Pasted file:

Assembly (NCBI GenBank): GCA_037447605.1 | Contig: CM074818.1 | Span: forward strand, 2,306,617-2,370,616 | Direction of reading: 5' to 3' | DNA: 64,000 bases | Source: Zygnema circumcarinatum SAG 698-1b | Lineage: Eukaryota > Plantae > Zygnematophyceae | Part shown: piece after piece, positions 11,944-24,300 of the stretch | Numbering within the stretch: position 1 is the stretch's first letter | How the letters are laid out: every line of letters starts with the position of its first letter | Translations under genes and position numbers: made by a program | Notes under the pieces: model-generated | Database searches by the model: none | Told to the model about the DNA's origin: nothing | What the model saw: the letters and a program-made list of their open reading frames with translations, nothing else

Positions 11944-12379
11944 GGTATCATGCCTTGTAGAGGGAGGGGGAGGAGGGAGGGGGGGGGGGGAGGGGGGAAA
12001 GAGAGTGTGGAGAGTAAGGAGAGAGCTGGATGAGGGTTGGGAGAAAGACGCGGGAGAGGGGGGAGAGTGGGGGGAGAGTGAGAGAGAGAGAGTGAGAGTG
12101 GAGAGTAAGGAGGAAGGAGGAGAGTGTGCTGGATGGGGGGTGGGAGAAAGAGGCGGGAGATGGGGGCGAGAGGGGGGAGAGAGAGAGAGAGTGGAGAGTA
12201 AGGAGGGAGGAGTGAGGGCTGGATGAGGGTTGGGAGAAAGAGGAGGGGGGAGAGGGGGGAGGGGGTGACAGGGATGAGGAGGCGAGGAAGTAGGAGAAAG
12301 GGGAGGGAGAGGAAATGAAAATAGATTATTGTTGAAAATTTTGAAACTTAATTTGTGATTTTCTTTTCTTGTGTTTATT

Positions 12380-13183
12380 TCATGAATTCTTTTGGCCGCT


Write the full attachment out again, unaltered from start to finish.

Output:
Assembly (NCBI GenBank): GCA_037447605.1 | Contig: CM074818.1 | Span: forward strand, 2,306,617-2,370,616 | Direction of reading: 5' to 3' | DNA: 64,000 bases | Source: Zygnema circumcarinatum SAG 698-1b | Lineage: Eukaryota > Plantae > Zygnematophyceae | Part shown: piece after piece, positions 11,944-24,300 of the stretch | Numbering within the stretch: position 1 is the stretch's first letter | How the letters are laid out: every line of letters starts with the position of its first letter | Translations under genes and position numbers: made by a program | Notes under the pieces: model-generated | Database searches by the model: none | Told to the model about the DNA's origin: nothing | What the model saw: the letters and a program-made list of their open reading frames with translations, nothing else

Positions 11944-12379
11944 GGTATCATGCCTTGTAGAGGGAGGGGGAGGAGGGAGGGGGGGGGGGGAGGGGGGAAA
12001 GAGAGTGTGGAGAGTAAGGAGAGAGCTGGATGAGGGTTGGGAGAAAGACGCGGGAGAGGGGGGAGAGTGGGGGGAGAGTGAGAGAGAGAGAGTGAGAGTG
12101 GAGAGTAAGGAGGAAGGAGGAGAGTGTGCTGGATGGGGGGTGGGAGAAAGAGGCGGGAGATGGGGGCGAGAGGGGGGAGAGAGAGAGAGAGTGGAGAGTA
12201 AGGAGGGAGGAGTGAGGGCTGGATGAGGGTTGGGAGAAAGAGGAGGGGGGAGAGGGGGGAGGGGGTGACAGGGATGAGGAGGCGAGGAAGTAGGAGAAAG
12301 GGGAGGGAGAGGAAATGAAAATAGATTATTGTTGAAAATTTTGAAACTTAATTTGTGATTTTCTTTTCTTGTGTTTATT

Positions 12380-13183
12380 TCATGAATTCTTTTGGCCGCT